Friday, June 4, 2010

Turkey | Istanbul | Vezir Han

During my last sojourn in Istanbul I wandered through numerous Caravanserias in The Neighborhood of the Grand Bazaar. The door to the Vezir Han, one of Istanbul’s biggest hans, or caravanserais, at the corner of Vezirhan Street and Divan Yolu, was closed that day, however, and I was not able to peek inside. My first free day back in the Red Apple I ventured up Divan Yolu for another look. This time the door was open.
Three story exterior of the Vezir Kan
A long gallery leads through the outer facade of the caravanserai to the inner courtyard, surrounded by a two-story gallery. 
Galley leading through outer and inner walls to the courtyard
Two-story Inner Arcade
This caravanserai dates to the 1630s and thus may have caught the very tail end of the Pax Mongolica which had once again opened the Silk Road from Xian in China to Istanbul. These caravanserais served both as hotels were merchants could stay and warehouses and storerooms for the goods they had brought with them to sell. Many of the goods they had were probably sold to wholesalers right on the premises. In the big open courtyard, here at the Vezir Han over 200 feet square, camels and horses were uploaded of their goods and tied. In the middle of the courtyard there was often a small mosque, absent here, unless it was once in the little building which now houses a cafe for local tradesmen and workers. The first floor of the surrounding building had windowless rooms used as storage rooms and stables.  Staircases led to the second floor where merchants stayed in rented rooms.
Staircase leading to rooms on the second floor
A corner of the courtyard
It was early in the morning on a weekday and there was not a single person in the courtyard. Despite all the traffic outside on busy Divan Yolu it was uncannily quiet here within the enclosed precincts of the caravanserai. I sat down on the stone steps at the inner of the entranceway and soon fell into a revelry. In my mind’s eye it was night and a balsamic moon hung in the sky over one of the corners of the caravanserai. In the courtyard were twenty camels still tied in a string. They brayed and snorted at the camel men shouted at them, making then kneel down, first on their front knees, and then slowing bending their back legs into a full siting position. The camel men quickly unlashed their loads, huge wooden boxes and leather packs, and other men carted the baggage into the storage rooms. Under one of the arched openings in the second floor facade stood the merchant who had organized the caravan, which came from the old city of Xacitarxan, near current day Astrakhan, on the Volga River north of the Caspian Sea, in the kingdom of Khazaria. Beside him stood the caravan boss, shouting orders at the baggage handlers down below. Most of the goods had come from farther east, however, and had only be trans-shipped from Xacitarxan. There were bundles of  incredibly fine wool known as targhu, made from the wool of white camels, each length worth fifty or more dinars, which had originated from the desert steppes north of the Gobi-Altai Mountains in Mongolia and had traveled south, passing by Amarbuyant Monastery and Shar Khuls Oasis before crossing the Black Gobi and linking up with the main trunk of the Silk Road at Anxi. Other big boxes were stuffed with bundles of tightly rolled Atlas Silk from Khotan on the southern edge of the the Tarim Depression in East Turkestan. Huge tightly stitched leather bags held bags of the legendarily sweet and flavorful honey from the lush Ili Valley, north of the Tian Shan. There was much else and it would take all night to sort and store the goods.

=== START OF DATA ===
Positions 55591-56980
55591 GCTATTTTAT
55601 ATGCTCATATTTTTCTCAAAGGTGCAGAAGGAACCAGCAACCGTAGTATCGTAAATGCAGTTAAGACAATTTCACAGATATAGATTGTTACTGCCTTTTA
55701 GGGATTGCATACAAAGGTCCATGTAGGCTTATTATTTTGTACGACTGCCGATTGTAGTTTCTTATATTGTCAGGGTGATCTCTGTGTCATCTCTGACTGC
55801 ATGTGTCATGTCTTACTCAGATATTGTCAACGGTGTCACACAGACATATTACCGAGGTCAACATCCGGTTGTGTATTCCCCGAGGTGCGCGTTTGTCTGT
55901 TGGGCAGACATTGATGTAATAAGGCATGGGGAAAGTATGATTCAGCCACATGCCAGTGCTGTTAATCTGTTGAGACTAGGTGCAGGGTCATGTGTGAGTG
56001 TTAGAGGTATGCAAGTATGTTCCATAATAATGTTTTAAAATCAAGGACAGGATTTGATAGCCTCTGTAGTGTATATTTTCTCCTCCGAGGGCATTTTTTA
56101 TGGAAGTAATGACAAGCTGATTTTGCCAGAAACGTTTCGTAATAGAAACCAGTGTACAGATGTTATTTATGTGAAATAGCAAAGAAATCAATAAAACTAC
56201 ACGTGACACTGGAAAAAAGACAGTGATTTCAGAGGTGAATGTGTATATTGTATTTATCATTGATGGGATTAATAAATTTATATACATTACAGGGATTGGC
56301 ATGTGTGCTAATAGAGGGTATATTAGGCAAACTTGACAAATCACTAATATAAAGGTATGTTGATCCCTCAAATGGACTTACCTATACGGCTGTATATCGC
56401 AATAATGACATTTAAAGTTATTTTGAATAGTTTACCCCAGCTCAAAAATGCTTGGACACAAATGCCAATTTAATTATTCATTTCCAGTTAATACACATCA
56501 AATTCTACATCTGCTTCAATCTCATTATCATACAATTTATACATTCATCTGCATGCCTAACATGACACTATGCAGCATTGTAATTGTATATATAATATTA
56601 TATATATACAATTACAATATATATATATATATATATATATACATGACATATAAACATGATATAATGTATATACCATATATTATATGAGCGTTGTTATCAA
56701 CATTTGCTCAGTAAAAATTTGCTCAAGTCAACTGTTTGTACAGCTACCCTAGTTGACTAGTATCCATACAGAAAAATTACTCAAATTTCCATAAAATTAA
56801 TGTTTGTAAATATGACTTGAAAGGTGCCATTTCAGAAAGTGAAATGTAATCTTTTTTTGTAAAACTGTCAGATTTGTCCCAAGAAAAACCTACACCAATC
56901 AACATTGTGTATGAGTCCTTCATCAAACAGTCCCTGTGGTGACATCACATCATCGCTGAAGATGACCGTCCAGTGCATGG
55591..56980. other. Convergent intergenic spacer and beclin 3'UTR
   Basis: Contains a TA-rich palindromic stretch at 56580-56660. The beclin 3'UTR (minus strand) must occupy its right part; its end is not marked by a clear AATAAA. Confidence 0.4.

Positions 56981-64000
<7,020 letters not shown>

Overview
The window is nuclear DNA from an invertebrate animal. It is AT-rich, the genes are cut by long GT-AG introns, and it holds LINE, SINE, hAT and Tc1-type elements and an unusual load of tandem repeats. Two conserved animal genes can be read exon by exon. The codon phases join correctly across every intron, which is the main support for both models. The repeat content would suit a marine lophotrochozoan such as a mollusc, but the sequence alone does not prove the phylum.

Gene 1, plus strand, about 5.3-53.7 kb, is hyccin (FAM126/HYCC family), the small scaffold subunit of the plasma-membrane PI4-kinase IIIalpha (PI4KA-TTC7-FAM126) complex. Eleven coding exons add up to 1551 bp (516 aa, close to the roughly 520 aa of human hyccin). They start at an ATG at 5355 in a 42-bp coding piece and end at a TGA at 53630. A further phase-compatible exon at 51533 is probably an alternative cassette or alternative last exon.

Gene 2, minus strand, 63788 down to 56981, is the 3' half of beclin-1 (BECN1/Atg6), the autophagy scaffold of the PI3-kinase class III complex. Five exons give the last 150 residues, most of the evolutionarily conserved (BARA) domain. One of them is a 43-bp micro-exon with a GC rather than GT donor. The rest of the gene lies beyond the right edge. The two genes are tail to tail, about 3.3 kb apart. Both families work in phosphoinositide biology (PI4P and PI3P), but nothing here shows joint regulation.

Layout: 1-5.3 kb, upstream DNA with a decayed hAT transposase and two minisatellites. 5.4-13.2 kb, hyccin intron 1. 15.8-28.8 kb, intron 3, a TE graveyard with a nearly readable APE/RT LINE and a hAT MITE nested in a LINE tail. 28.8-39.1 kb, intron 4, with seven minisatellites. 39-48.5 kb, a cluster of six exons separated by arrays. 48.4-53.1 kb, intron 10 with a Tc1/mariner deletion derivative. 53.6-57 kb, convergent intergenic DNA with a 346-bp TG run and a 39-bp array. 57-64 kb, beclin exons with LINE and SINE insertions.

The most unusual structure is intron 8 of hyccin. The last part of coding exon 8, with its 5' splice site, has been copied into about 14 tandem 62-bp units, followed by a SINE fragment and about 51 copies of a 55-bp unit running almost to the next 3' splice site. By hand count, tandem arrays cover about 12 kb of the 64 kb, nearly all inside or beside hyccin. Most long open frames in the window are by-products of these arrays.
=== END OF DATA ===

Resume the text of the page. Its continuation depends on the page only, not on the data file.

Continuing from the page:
Meanwhile the tantalizing aroma of cumin-seasoned mutton grilled over hot coals drifted through the courtyard, managing even to overpower the smell of camel dung. The merchant and caravan man retired to one of the small dining rooms and drank green tea and ate the mutton along with rice seasoned with Iranian saffron. News of their arrival had reached the merchants of the nearby Grand Bazaar, one of the largest trade emporiums in the world, and a few men had already slipped into the dining room and were inquiring about their goods, hoping to beat out their competitors who were already fast asleep. It was going to be a long night. 

A motorcyle with a big bundle of carpets draped on the bumper behind the driver roared into the courtyard, interrupting this nostalgic vision. The scene I had conjured up had been so real that I could almost believe that I had been here long before and witnessed it myself. Shaking off this fantasy I went outside and treated myself to a Turkish coffee with sugar. It was only seven in the morning and I had a long day ahead of me.
Vezir Khan